Singing the praises of the six-pack apartment in Richmond
by Jana Perković
Jul 16, 2019
The six-pack is the unsung hero of Australia’s vernacular architecture. Their sweep through the inner suburbs in the 1970s left a significant mark on the urban landscape. Though often reviled, we at Assemble Papers love them for their solid build and functional design. Jack Chen has carefully renovated a 33 sqm apartment in a modest walk-up block in Richmond, showing what a six-pack flat can do.
The six-pack is the unsung hero of Australia’s vernacular architecture. The humble walk-up apartment building, with that distinctive boxy, Lego look in red or cream brick, first started springing up in the 1930s around Australian suburbs – wealthy, poor and middling alike. The construction of six-packs reached its crescendo in the postwar period, when thousands of owners replaced the footprint of a detached house on a single lot with a long and thin two- and three-storey apartment building, always sans elevator. It is not quite clear where the name comes from: the six-window façade to the street, the footprint of six flats per level, or the uniform look of tightly packed flats of monotonous design; but the name, unreferenced, persists both in informal conversations and theory books. The no-fuss design was a by-product of planning regulations that didn’t differentiate between single- and multi-family dwellings, regulating apartment buildings only by site coverage, setback and height.
The typology was a huge money-maker: it could fit eight to twelve families where before there was one, even if the apartments themselves were the epitome of modest. So many were built so quickly in St Kilda, that they increased the population of the suburb by 10,000 in one decade.
“Walk-ups are the most common apartment format in Australian cities and towns,” writes Charles Pickett for Powerhouse Museum. Despite this, they have rarely been appreciated. Architectural historian Miles Lewis called them “the worst disaster ever” to blight Melbourne’s residential landscape, dismissing the whole period of the 1960s in architecture as “the reign of the six-pack”. Writing in 1979, Harry Seidler noted: “The total effect of this demolition of individual houses for replacement on the same site by now quite standard three-storey flats is truly horrifying. The results are barrack-type buildings, their long dimensions filling the depth of the narrow allotment. What used to be yards at the back and on the sides…are denuded of vegetation and paved for cars. On floors above, the living rooms of adjacent blocks face each other across the five-metre wide canyon…”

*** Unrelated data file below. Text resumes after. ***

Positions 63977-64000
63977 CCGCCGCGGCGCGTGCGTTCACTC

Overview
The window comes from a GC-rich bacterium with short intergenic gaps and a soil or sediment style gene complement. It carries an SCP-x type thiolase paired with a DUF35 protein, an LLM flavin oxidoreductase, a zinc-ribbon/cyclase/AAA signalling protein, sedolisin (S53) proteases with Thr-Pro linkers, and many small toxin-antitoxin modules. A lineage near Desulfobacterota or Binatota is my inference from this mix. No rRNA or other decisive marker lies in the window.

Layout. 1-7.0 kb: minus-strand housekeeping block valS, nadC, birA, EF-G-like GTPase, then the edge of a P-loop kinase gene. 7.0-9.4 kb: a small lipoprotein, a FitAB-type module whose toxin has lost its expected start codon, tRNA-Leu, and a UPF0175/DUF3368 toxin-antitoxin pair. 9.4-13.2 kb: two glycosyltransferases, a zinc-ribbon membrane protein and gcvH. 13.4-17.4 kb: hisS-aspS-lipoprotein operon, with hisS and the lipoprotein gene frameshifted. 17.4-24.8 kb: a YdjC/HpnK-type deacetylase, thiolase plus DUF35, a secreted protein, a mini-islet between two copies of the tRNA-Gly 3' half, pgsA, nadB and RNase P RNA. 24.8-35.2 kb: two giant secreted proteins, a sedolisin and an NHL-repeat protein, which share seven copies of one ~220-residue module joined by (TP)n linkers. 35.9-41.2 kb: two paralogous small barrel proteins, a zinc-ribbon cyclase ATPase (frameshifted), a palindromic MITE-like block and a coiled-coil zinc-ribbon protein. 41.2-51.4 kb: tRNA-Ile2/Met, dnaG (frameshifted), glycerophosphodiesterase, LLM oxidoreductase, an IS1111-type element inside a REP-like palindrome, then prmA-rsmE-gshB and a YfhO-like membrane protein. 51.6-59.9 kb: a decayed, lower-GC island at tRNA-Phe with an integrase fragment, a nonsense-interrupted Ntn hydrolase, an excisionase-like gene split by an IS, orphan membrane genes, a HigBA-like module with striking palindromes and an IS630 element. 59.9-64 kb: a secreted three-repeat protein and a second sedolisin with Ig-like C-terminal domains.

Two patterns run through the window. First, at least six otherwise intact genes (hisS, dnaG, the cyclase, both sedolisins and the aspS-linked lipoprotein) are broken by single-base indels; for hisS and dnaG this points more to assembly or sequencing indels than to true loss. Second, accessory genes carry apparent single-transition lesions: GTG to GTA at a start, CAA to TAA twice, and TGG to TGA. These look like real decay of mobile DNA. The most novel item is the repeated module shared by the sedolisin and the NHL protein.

The ’six-pack’ flats, however reviled, have remained an affordable and popular entry point into the property market – particularly with the introduction of strata title laws in the 1960s. Although larger apartment buildings, equipped with elevators, have become more common in recent years, Pickett notes that the walk-up format “has proved a surprisingly tenacious survivor.” As Melbourne has seen a boom in apartment construction in the past decade – many of them of extremely low design standard – the humble ‘six-pack’ has also been increasingly appreciated for its solid build (usually double brick and concrete) and good-sized apartments.
“Over the years I’ve come to appreciate their dorky, humble charm,” says Assemble director Quino Holland, whose architecture practice Fieldwork recently completed a project designed in direct homage to the ‘six-pack’: “their funny proportions, daggy brick colours, external stairs, funny little decorative flourishes and clunky-but-honest construction. Their sweep through the inner suburbs in the 1970s left a significant mark on the urban landscape. I think it is time to take a fresh look at the six-pack, and see what we can learn from their 70-year history.”
Rare is the Melburnian who never lived in a six-pack building, be it for a solitary PhD experience, as a stopgap between more luxurious living situations, or as their first purchased property. Jack Chen’s experience is a common one: when the architect first moved to Melbourne from Sydney, four years ago, renting a flat in an unassuming six-pack building in Richmond was an easy way to land. A year later, another apartment in the building came up for sale. “I already knew what to expect, the flaws and the advantages,” he says, “It was an easy decision.”
Jack has since renovated the apartment to maximise the qualities of the 38-sqm floorplan, turning what used to be a typical ‘70s flat into a veritable jewelbox. The sensitive redesign brings the warm texture of wood into the services area of the apartment, and an interplay of multiple functions to the living spaces. “Two thirds of the renovation budget went to one third of the space,” he says. “It created a cabin-sort of feel.”